Emotional Intelligence and the Interview process

What is emotional intelligence? Let’s begin by defining emotional Intelligence.

Peter Salovey & John Mayer define emotional intelligence as the subset of social intelligence that involves the ability to monitor one’s own and others’ feelings and emotions, to discriminate among them and to use this information to guide one’s thinking and actions.

Daniel Goleman’s concept of emotional intelligence covers five traits: self-awareness, self-regulation, motivation, empathy, and social skills. 

Why use emotional intelligence? TalentSmart tested emotional intelligence alongside 33 other important workplace skills, and found that emotional intelligence is the strongest predictor of performance, explaining a full 58% of success in all types of jobs –

How to use measure emotional intelligence in the interview process? Emotional intelligence is measured by utilizing the behavioral interviewing technique. Behavioral interviewing questions evaluate a candidate’s past experiences and behavior to determine their potential for success and future behavior.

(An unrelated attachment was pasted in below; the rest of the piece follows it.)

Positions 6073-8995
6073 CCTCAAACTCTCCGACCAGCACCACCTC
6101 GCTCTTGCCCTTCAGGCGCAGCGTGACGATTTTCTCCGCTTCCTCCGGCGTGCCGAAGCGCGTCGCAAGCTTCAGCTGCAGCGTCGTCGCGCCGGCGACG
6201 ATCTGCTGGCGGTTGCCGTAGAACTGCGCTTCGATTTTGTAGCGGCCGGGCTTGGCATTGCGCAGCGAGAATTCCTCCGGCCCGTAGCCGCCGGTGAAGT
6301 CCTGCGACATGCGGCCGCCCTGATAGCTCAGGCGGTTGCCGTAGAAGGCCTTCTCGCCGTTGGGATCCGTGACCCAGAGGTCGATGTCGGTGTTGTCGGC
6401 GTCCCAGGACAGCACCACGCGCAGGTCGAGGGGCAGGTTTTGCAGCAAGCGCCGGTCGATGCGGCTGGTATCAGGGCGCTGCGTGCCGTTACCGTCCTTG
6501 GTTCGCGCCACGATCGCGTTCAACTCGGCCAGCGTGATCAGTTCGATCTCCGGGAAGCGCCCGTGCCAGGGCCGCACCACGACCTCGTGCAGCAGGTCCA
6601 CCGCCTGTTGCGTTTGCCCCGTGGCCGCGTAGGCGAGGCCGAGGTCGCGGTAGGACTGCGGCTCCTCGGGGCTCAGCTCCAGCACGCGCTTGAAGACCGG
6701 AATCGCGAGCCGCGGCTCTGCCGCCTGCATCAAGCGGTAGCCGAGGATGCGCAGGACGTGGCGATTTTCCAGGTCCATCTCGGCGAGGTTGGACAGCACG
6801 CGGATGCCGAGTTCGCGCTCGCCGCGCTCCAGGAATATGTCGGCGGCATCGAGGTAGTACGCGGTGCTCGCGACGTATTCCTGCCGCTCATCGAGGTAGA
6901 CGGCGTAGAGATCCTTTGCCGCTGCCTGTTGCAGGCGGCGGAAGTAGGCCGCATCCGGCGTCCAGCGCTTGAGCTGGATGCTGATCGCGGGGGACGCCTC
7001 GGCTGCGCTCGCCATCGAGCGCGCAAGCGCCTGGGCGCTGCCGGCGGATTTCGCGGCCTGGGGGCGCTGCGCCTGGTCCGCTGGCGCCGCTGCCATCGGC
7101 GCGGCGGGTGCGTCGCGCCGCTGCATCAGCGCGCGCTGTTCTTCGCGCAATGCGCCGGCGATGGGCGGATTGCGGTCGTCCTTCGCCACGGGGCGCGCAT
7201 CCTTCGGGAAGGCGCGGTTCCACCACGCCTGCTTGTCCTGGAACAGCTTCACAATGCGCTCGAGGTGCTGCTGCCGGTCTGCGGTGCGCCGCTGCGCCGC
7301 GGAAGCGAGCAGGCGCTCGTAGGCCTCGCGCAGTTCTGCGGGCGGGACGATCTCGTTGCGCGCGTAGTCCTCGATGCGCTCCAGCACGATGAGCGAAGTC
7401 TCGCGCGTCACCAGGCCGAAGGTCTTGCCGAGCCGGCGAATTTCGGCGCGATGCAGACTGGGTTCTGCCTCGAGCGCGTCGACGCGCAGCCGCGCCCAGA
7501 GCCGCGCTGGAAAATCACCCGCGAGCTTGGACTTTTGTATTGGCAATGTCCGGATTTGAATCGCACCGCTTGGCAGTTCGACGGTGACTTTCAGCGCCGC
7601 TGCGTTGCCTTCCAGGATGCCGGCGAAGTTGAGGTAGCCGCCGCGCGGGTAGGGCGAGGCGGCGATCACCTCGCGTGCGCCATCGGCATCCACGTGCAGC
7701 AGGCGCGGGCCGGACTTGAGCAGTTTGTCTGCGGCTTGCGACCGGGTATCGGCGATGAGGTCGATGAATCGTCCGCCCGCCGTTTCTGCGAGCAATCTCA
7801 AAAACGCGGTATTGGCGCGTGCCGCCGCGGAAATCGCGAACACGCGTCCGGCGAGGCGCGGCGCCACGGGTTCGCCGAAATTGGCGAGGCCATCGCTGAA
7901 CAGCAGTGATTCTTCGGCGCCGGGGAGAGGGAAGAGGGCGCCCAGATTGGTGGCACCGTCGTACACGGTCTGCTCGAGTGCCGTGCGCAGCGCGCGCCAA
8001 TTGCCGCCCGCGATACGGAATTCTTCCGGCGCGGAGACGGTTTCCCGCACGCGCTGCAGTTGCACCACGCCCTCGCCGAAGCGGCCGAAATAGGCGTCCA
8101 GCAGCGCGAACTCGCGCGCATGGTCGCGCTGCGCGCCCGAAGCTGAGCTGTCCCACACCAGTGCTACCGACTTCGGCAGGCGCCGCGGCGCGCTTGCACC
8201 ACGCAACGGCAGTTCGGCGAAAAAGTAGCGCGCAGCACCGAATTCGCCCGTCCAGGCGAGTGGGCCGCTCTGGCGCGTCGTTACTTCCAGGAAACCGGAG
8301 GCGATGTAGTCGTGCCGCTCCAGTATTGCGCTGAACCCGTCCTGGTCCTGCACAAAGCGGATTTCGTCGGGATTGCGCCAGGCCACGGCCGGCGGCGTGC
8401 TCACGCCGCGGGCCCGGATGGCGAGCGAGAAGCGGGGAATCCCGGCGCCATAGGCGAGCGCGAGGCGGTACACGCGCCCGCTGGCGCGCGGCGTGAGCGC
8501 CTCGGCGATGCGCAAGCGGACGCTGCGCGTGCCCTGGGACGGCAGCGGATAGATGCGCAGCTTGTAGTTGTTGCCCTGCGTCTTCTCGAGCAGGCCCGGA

Examples of behavioral interviewing questions:

Tell me about a time you streamlined a process?

Tell me about a time when you disagreed with a leader regarding a project?

Tell me about a time you had a conflict with a peer?

Interviewers are looking for candidates to utilize the STAR method when answering behavioral interviewing questions:

S – Describe the Situation – be specific

T – Describe the Task – be specific

A – Describe the Action

R – Describe the Result 

When crafting the interviewing questions determine what you want to uncover by the candidate’s responses. Let’s consider the emotional intelligence trait self-awareness. You can ask the question, “Tell me about a time when you prepared yourself to deliver negative news to a client/manager/co-worker?”

Additionally, behavioral interviewing can uncover if the candidate has the experience that they indicated on their resume. Pay close attention to the “action” portion of the STAR approach to determine the steps the candidate took to solve a problem or create a process, etc.

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